Among many other things, Antognioni Brunhoso is an artist. He lives inside an old textile factory on the outskirts of St. Esteve in the Vall d’en Bas, Catalonia, with his partner Ernie, his cat Maria, and his dog Lingo.
“He has won the hearts of all the people in town,” his neighbor told me. He spoke about the uniqueness of his home, the color of his skin, how far he had come from, and the goldfish in his paintings. I grew fascinated with this rarity of a character that had already settled in my imagination long before I met him.
On the day of our interview, Antognioni invited me to his home. It’s a space rebuilt entirely with reeds and wooden pallets, a place that seems taken straight from a story or—as he says—a different dimension. Nevertheless, it is as much a part of the town as the traditional masos (farm houses) and the fields and cattle that surround it.
“When I arrived at the factory, there was nothing. It was just an empty space,” he said. “In this type of construction, with reeds and pallets, I already have experience. I love living like this, and when I rent an apartment, I end up doing the same. I can’t stop myself! Without transforming the space, it is as if my life isn’t mine but the space’s instead.”
Antognioni has lived in St. Esteve since 2016, but he was born in Angola. He lived there until he was sixteen, when he moved to his father’s homeland of Lisbon, where he lived for ten years and studied art in school. Like him, three million Angolans migrated to Portugal in search of a new life away from the armed conflict that lasted almost three decades. First, it was the colonial war. Then, immediately after proclaiming independence in 1975, an intense and brutal civil war broke out.
At age twenty-eight, he moved to Amsterdam—“the city of innovation and neon,” as he calls it. “Amsterdam has nothing to offer for a person with a natural spirit like mine,” he said when recalling those years. Despite this, in Amsterdam he started a family and, with persistent work and the advice of numerous painters, musicians, poets, and other professionals, he developed his own artistic style.
So how did he end up in St. Esteve? There came a point in his life, he described, that he believed he could be anywhere. “Here, I found everything. The love they have for me here, I have twice as much for them.”
“I bring colors into their life, as well as kindness and knowledge. I did not come to seek training. I did not come to take people’s jobs away. I talk to everyone with the same intensity, and I don’t have a friend that I love more than another. My art shows the acceptance I feel from the town and give back to them. I think it is because I’m a painter. It seems we painters have a way of being, which seems positive.”
Forty years after leaving Angola, he decided to return to his homeland for the first time and visit his childhood home. There was little left of the Portuguese architecture of the city he once knew. Now the buildings served as an international market.
“I, who draw a lot of fish, felt like a fish out of water,” he confesses. “Nowadays, St. Esteve is home, because I am from where I reside.”
Although he acknowledges there have been a few times he has felt subject to prejudice, he doesn’t worry much about something that, he is convinced, is nothing but the fruit of ignorance.
“Prejudice, it seems to me, only gives rise to error. We are used to being guided by prejudice, and once we realize that things aren’t how we imagined, we grow confused. I believe that the first mission for an artist like me is to erase prejudice, through words and example.”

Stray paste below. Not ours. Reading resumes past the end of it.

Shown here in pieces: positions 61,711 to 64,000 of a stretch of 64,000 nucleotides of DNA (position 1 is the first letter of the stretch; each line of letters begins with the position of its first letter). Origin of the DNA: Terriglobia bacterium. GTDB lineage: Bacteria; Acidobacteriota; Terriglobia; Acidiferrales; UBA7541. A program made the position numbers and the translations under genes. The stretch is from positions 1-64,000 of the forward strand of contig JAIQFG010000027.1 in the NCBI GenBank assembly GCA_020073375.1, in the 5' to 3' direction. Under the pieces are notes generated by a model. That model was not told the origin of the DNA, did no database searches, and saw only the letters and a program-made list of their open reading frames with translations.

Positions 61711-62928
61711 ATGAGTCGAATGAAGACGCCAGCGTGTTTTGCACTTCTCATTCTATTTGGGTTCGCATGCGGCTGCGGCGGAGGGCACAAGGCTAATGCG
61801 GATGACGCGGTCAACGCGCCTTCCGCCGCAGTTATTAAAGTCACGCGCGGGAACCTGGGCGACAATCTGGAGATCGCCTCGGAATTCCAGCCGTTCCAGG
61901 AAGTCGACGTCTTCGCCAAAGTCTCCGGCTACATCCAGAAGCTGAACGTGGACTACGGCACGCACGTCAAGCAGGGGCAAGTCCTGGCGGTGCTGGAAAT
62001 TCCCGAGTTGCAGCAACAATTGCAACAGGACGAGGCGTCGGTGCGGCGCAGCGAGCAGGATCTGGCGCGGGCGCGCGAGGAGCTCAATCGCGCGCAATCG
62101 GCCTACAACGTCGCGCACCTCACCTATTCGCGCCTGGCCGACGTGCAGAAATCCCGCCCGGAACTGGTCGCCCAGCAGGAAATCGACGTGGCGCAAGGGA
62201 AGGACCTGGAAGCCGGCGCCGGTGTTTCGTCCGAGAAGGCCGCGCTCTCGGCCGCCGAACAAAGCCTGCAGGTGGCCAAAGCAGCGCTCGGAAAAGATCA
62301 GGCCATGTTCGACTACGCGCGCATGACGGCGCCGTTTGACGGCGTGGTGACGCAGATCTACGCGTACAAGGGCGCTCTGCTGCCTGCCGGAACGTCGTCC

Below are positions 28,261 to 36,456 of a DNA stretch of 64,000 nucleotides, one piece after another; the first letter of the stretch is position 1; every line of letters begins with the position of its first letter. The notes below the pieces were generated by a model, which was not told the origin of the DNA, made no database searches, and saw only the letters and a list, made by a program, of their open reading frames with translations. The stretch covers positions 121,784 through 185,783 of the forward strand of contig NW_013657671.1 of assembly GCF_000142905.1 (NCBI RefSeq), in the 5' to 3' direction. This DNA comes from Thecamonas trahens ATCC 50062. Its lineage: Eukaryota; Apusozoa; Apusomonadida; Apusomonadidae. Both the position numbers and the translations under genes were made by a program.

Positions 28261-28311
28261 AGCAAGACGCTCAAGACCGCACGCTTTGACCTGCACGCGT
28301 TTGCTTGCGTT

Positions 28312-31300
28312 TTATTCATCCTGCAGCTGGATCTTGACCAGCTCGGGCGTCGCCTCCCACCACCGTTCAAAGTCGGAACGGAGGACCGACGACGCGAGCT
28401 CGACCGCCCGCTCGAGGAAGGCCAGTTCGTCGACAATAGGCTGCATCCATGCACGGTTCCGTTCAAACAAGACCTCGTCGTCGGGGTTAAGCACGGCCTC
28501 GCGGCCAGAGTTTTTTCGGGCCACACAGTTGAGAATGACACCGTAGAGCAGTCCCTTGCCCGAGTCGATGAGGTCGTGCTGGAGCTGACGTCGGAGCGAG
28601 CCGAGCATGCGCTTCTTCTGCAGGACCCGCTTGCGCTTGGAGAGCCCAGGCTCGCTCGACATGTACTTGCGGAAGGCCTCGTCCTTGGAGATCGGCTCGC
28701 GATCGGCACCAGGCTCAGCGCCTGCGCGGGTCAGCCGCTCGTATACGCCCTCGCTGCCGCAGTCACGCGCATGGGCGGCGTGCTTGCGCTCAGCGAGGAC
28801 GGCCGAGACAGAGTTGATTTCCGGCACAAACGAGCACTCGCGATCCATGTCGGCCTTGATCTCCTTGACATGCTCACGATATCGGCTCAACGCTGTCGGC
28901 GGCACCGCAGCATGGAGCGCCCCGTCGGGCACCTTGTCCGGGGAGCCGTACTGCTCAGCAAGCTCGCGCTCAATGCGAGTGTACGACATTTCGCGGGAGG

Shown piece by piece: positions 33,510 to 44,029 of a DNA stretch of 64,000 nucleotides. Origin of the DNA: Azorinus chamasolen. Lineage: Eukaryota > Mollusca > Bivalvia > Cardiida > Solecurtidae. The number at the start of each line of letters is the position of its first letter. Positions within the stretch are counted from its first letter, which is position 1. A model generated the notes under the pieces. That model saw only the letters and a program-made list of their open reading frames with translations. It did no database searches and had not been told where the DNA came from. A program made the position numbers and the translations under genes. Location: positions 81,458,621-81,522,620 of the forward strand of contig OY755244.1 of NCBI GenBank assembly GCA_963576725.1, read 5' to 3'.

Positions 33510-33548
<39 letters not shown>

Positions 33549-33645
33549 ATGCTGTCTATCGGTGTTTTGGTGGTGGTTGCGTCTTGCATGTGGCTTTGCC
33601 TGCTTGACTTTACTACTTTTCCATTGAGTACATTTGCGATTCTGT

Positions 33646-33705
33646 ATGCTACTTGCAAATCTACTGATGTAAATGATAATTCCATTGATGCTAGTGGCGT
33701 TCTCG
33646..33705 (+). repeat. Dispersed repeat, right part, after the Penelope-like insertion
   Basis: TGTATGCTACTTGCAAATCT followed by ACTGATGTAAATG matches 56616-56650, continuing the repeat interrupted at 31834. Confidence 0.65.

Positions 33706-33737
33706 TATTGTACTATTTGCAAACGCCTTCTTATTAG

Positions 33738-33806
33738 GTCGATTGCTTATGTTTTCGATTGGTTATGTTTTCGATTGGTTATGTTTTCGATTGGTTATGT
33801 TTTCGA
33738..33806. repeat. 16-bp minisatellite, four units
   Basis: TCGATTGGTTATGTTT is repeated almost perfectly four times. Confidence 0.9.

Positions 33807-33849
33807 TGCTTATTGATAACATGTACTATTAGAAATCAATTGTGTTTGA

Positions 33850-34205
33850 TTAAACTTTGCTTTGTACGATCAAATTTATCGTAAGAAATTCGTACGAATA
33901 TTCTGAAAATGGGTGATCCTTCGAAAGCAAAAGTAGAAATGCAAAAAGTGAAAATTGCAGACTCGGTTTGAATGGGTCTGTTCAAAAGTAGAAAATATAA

When he moved to St. Esteve, a friend suggested he paint the walls of the local pool café to introduce his art, his energy, and his presence in town. He did, and then painted the glass of the Estrada, a local bistro, both important hangouts in St. Esteve. He did it his own way, as he always does, filling it with goldfish.
“My friend told me, ‘People will talk, we are certain of this,’” he remembers. “And now, when children see the mural in the café by the public pool, they shout, ‘Mama! Mama! Lots of fish!’”
He says that his art is simple, that it does not have to be explained. “We are painters, not narrators.” He has practiced painting his whole life, but he calls it a disease.
“Some speak of cocaine or heroin. I see colors and pigment, and I have to paint. Here in St. Esteve, they tell me, ‘Hey, Antognioni! Here the cows are black and white, huh! Paint everything, but don’t paint the cows!”
For a lifelong painter like himself, Antognioni says that being an artist is a mental state, in which neutrality and honesty are key.
“Honesty is a requirement for a painter, since our work is an interpretation of life. When you are a good painter, you paint your heart. People want to buy things, but it is not possible to buy a painter’s heart.”
By the end of the interview, I finally dare to ask him about the significance of his goldfish.
“It’s an expression and a confirmation as a painter,” he says, gesturing at the paintings that hang on the walls and accumulate on the floor. “The goldfish aren’t just the goldfish. The shapes sometimes look like faces, or like women, or contours of people, or other situations. Without realizing, the goldfish end up taking other shapes. They do things.”
He also tells me, laughing, that sooner or later all his friends end up with a goldfish in their hands.
Clara Soler Sueiro is a graduate of the Universitat Autònoma de Barcelona with a degree in social and cultural anthropology. She was part of the team that carried out the SomVallBas cultural sustainability project in the Vall d’en Bas in 2019.